Creating more space to live, work, and play is one of the best ways to increase the value of your property. The pandemic has led many Canadians to change their habits and spend more time indoors, so any renovations that would enhance home life are highly recommended. An example would be creating a second living area in your home, or knocking down walls around the main living area (if the structure of your home permits).
2. Out with carpet, in with flooring
Estimated Return on Investment: 100% or more
Carpets may have been the design standard in the ‘50s but not anymore. Hardwood, laminate, or vinyl flooring is much more attractive today because of its sleek look and how easy it is to maintain. Flooring is also better for your air quality over carpets. If you’re looking to save some cash, you can install your own floors but you’ll need to invest in the necessary equipment and have some patience.
3. Improve your curb appeal
Estimated Return on Investment: 90% or more
Want your home to look more expensive? Replace any visible vinyl on the outside of your home with stone or brick. Too costly? Invest in a new garage door to increase your curb appeal. If you don’t have the cash for that either, some weather-resistant sticker decals could do the trick.
4. Remodel your kitchen or bathroom
Average Return on Investment: 75% or more
Kitchens have come a long way from being an area to simply store and prepare food. They are now a place to host, entertain, and serve food. If your kitchen could use a facelift, getting stainless steel appliances, adding a classic backsplash, and new cabinets will make all the difference. The cost might be daunting up front, but you’ll recoup most, if not all, of what you put in, depending on your finishes and the market.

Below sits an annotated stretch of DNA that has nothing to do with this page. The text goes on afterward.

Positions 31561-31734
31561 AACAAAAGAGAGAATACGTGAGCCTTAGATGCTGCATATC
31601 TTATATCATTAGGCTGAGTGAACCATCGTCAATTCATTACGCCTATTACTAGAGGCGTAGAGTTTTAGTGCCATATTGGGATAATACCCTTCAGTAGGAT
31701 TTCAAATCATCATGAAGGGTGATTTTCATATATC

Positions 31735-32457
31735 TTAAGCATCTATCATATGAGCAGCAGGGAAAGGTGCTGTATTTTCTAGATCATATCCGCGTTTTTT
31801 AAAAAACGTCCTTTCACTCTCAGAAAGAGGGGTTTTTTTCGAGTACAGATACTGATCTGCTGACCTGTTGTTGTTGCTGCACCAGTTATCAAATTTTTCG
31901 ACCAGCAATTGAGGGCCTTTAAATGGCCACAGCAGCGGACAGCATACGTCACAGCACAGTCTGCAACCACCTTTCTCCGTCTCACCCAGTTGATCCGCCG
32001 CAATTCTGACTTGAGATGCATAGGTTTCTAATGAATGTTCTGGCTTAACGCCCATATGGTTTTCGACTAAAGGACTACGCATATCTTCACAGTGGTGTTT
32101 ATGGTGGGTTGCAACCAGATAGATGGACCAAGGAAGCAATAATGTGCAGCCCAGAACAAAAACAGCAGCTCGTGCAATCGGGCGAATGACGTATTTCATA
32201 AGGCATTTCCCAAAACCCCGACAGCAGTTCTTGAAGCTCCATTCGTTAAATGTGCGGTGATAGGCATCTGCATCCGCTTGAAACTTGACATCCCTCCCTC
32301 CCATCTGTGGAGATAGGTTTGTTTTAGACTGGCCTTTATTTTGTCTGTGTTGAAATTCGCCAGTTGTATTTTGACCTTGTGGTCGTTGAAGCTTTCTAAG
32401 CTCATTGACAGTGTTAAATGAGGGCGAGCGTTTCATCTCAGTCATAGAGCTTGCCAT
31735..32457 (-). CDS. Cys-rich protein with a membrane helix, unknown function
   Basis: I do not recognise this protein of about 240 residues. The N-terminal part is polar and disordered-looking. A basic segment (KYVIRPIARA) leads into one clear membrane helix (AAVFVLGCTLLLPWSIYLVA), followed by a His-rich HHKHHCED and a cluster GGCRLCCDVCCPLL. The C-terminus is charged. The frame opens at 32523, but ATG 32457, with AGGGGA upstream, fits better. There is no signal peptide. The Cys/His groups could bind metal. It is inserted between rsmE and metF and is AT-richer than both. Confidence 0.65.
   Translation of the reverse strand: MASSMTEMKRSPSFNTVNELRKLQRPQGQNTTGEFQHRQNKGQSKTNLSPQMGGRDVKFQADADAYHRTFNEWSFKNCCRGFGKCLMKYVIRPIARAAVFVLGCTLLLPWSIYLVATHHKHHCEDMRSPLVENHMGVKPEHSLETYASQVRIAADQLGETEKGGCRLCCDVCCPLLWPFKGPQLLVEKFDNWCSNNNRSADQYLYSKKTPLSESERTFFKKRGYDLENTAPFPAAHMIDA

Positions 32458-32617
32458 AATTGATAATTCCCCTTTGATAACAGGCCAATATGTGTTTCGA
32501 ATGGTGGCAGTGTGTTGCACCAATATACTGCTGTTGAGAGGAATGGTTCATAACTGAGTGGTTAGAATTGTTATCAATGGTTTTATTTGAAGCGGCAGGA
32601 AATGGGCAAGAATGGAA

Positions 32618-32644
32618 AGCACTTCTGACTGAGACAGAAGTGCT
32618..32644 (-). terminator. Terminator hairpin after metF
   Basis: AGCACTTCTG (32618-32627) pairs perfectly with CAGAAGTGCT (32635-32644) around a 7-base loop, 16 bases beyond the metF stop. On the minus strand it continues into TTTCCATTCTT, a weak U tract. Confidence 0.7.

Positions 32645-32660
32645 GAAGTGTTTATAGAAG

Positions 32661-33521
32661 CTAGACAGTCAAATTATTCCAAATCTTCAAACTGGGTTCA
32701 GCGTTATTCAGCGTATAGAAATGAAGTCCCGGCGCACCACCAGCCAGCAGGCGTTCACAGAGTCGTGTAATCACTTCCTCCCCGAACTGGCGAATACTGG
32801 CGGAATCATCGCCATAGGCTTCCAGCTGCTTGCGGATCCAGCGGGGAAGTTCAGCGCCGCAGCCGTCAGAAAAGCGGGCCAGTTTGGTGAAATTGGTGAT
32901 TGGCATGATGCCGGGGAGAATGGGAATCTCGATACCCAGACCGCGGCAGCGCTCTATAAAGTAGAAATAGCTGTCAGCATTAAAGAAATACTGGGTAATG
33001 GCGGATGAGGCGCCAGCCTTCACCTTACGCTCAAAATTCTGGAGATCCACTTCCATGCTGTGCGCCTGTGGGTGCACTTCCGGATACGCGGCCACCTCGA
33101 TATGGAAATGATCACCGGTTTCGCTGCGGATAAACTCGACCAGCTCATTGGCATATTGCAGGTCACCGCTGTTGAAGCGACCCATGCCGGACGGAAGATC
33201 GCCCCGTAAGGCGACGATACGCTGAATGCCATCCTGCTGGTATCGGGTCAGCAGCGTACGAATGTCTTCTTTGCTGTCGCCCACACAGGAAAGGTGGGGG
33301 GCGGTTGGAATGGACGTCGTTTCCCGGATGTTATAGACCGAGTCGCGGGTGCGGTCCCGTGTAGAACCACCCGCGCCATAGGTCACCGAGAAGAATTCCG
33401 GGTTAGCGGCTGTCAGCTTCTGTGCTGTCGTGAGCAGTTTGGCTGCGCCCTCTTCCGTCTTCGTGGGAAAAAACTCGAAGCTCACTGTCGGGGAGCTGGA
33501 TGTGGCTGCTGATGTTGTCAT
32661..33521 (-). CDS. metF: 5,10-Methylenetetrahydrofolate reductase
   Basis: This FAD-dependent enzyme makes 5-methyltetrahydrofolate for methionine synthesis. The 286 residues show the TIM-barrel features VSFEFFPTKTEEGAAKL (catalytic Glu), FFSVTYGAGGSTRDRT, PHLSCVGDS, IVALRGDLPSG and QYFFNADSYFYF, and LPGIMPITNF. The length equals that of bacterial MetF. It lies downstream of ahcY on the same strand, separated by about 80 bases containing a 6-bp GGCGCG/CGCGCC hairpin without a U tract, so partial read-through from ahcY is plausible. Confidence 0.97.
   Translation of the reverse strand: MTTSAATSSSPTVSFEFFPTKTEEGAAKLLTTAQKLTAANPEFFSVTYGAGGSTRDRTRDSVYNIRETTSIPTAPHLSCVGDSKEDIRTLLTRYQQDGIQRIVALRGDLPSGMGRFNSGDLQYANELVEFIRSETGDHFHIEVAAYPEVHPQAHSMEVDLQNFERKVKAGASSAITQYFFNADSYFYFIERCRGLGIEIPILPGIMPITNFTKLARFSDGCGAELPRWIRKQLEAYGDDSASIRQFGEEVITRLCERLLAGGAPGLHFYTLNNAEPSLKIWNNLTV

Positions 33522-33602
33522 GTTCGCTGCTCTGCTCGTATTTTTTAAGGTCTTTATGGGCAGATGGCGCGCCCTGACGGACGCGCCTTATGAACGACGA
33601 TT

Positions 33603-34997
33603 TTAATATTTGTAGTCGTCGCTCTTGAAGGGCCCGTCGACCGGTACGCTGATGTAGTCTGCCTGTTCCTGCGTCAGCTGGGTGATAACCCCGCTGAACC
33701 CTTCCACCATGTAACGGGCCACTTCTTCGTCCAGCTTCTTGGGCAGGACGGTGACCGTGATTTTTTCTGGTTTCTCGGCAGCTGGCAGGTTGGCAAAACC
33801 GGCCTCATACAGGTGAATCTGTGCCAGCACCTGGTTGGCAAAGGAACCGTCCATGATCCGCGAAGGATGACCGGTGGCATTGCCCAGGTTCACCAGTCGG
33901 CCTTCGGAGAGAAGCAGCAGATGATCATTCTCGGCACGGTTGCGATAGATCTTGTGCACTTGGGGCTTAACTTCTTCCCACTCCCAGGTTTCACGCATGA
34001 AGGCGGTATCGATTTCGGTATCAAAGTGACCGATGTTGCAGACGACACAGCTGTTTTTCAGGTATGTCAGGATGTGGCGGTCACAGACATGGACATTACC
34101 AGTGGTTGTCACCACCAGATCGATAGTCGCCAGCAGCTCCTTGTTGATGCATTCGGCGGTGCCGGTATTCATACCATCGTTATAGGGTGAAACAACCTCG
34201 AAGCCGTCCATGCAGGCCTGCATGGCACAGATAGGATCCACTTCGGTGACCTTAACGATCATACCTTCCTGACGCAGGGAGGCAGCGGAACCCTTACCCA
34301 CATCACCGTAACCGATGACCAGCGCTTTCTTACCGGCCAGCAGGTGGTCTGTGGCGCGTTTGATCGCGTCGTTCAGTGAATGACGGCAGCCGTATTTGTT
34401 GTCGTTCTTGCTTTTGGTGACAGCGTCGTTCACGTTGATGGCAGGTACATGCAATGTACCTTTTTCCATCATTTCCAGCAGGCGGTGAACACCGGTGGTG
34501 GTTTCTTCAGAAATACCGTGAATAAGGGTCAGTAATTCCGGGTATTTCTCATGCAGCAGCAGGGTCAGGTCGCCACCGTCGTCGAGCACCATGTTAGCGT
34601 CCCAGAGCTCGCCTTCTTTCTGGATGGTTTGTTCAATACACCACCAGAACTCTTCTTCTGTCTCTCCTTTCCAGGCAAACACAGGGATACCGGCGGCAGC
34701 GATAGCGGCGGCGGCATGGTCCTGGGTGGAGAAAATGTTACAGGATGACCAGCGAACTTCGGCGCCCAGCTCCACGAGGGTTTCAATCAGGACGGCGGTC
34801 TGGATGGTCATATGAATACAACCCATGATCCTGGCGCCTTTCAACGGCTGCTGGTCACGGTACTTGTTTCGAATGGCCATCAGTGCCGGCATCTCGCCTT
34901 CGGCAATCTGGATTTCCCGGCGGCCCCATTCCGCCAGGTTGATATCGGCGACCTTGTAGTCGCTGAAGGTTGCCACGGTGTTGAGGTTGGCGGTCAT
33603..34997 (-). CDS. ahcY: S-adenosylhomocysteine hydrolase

5. Finish your basement
Estimated Return on Investment: 75% or more
Remember #1? A finished basement doesn’t only create more living space, but eliminates the eyesore of an unfinished one. This is why the return on investment is so high with this renovation, especially if your basement can easily be turned into a rental unit for some extra cash.
What if you want to start renovating but don’t have the cash?
If you’d like to get the ball rolling on your home renovations, but are short on savings, depending on the amount of equity you have in your home, you could consider refinancing or opening up a Home Equity Line of Credit (HELOC) to pull some of that cash out.
When it comes to a HELOC, you’re generally borrowing from your equity. Generally when it comes to getting funds for home renovations, this is the preferred choice amongst Canadians. As long as you have at least $100,000 in equity in your home, you can access this line of credit to borrow large amounts of money. It’s important to note, though, that you’ll need to pay off this loan in 10 to 15 years.
On the other hand, if you’re looking to do a cash-out refinance, you’ll need to negotiate the terms of your mortgage, to secure the loan–which means you’ll need to get approved for your mortgage all over again.
When it comes to which is right for you, consider your equity and financial situation. However, when it comes to refinancing you can pay it off over the duration of your loan–which could be mean over the next 30 years, giving you a bit more time to pay it all back.
However, it might be helpful to speak to a mortgage advisor to help you weigh your options. Get in touch by applying today.